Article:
Apr 9, 2020
Outside of the newly renovated Spring Creek Elementary School.
Brittany Krugel / WPSU

Pennsylvania schools will remain shuttered for the rest of the academic year because of the coronavirus pandemic that has sickened thousands and caused hundreds of deaths statewide, under an order signed Thursday by the state’s education secretary.

The extended shutdown order affects more than 1.7 million students in public and private K-12 schools. It means children will spend the rest of the year learning remotely.

The order applies through the last day of the current academic year, a date that varies among districts because calendars are set by school boards.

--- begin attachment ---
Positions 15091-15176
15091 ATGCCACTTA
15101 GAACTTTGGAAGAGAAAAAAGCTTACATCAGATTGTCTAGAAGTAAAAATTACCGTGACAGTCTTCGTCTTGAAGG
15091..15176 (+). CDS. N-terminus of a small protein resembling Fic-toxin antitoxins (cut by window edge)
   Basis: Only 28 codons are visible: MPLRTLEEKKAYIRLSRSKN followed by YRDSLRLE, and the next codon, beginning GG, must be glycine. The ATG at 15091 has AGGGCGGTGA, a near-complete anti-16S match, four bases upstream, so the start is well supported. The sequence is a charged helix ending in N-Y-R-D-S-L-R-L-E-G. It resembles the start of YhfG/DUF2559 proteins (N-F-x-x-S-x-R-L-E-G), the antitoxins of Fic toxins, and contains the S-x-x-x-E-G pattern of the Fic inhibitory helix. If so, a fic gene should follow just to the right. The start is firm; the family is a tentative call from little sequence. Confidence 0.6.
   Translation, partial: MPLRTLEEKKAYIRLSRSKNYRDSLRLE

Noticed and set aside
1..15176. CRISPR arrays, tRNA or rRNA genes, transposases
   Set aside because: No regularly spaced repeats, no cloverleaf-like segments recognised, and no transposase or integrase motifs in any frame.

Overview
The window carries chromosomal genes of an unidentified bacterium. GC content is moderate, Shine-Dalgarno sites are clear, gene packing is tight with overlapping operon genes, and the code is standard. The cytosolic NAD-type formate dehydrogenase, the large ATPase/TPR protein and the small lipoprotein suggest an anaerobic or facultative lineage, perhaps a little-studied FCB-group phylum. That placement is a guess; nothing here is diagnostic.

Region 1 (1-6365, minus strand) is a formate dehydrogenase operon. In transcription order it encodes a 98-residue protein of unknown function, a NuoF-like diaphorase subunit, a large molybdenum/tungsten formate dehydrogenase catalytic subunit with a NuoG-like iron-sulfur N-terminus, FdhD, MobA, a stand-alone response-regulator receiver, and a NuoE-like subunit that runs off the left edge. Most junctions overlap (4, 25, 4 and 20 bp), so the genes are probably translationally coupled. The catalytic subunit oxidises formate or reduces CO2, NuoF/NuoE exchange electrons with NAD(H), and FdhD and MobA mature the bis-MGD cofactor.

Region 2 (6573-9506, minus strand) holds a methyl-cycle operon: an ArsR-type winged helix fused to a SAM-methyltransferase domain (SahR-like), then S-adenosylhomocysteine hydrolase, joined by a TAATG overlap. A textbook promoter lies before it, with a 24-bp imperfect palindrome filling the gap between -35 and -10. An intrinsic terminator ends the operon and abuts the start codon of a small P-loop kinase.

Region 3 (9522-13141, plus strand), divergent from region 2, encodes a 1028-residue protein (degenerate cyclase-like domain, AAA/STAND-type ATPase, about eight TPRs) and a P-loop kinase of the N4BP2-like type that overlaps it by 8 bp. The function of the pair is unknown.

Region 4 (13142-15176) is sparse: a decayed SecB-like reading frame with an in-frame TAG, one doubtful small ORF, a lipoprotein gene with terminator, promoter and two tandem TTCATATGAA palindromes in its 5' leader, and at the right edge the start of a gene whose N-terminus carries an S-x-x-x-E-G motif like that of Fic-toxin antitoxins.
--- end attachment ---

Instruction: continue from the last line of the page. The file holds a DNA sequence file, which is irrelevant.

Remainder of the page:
State Senate Majority Leader Jake Corman
Min Xian / WPSU

State Senator Jake Corman fielded questions on COVID-19 during a telephone town hall Wednesday, pushing back on parts of Gov. Tom Wolf’s response to the pandemic.

Wolf signed an order Wednesday allowing the state to transfer personal protective equipment and other medical supplies from one health care provider to another that needs them.


“This will allow us to move key equipment, like personal protective equipment and ventilators to high population, high impact areas," Wolf said.


Many business owners who have applied for federal and state loans are still waiting for help to arrive.
AP Photo/Matt Rourke

Pennsylvania State Police are enforcing Gov. Tom Wolf’s orders for Pennsylvanians to stay at home and for non-life sustaining businesses to close their physical locations as part of the effort to slow down the coronavirus.

A map from the Pennsylvania Department of Health showing COVID-19 cases by county as of April 7, 2020.